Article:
Language of the Unheard: A Comparison and Analysis of the Civil Rights Movement and Social Justice Reforms




Ernest, Ezra

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From 1619, when the first enslaved person from Africa was taken to the thirteen colonies under the British Empire, to 2009, when the first black man was inaugurated President of the United States and beyond, the African diaspora remains the foundation of unfolding of events in the way Blacks have been treated in American based on the policies and laws that have been passed and enforced. Blacks in America, since then, have been relinquished from the chattel form of oppression that guaranteed the hegemony of the United States. Still, treated unfairly under Jim Crow laws, they marched to equal treatment using nonviolent tactics despite facing sadistic resistance. The momentum built through the passing of the Civil Rights Act of 1964 gave way to other minority groups to go and do likewise. However, with recent unveiling of continuous reports of shootings of unarmed black men involving police and the questionable use of force demonstrated, the public has become divided on the issue of social justice reform. As the debate over reform continues to remain ongoing, it is worth interpreting the similarities and differences in culture, environment, and other factors that allowed for change in policy and legislation during the Civil Rights Era to understand why no impactful resolutions have passed as of yet.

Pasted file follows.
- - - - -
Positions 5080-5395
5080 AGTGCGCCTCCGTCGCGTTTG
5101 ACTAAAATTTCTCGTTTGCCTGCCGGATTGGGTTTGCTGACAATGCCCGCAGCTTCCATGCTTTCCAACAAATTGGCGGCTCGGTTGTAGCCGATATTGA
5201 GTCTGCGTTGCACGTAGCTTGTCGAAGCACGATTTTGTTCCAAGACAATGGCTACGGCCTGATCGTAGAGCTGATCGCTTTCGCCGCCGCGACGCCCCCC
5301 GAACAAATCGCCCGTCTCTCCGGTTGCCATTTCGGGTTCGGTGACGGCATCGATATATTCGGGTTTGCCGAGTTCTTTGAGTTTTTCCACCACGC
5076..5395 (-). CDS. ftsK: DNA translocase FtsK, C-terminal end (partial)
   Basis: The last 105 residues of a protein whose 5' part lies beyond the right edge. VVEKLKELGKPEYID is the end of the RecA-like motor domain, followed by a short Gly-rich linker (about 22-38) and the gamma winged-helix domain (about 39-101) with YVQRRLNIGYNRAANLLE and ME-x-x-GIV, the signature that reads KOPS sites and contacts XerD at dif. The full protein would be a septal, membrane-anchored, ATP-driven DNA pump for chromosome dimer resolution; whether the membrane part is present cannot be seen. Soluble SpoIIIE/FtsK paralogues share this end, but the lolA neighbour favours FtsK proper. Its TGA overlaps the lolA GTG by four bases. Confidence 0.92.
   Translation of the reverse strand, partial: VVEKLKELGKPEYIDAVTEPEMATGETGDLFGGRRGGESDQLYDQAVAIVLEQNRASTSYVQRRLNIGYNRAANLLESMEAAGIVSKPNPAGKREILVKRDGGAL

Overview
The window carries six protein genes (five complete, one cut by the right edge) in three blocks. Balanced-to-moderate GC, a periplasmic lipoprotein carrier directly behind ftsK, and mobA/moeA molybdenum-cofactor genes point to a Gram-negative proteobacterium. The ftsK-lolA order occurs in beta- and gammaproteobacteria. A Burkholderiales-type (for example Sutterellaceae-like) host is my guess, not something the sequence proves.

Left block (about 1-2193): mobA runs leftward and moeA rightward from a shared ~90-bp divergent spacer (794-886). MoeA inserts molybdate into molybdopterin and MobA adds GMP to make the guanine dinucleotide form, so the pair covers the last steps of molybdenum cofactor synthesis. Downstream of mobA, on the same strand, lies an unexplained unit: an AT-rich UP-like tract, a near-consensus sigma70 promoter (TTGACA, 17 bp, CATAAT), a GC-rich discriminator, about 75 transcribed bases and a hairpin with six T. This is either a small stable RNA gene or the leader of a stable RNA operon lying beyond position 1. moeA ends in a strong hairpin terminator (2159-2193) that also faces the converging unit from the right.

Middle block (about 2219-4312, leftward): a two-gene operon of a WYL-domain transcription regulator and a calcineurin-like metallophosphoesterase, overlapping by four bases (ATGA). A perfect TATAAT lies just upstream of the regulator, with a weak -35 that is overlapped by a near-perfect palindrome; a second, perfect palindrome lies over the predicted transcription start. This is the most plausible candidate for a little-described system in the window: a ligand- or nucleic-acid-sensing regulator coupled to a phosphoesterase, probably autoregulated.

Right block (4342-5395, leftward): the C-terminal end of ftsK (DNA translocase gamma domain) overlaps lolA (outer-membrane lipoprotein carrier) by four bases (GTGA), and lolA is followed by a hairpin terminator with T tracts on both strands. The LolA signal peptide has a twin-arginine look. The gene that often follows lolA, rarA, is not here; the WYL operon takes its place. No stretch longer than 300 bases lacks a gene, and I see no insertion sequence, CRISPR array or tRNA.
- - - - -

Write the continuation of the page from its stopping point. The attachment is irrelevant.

civil rights, justice, protest, reform, riot, media, law, racism, Honors College


Ernest, E. A. (2020). Language of the unheard: A comparison and analysis of the Civil Rights Movement and social justice reforms (Unpublished thesis). Texas State University, San Marcos, Texas.


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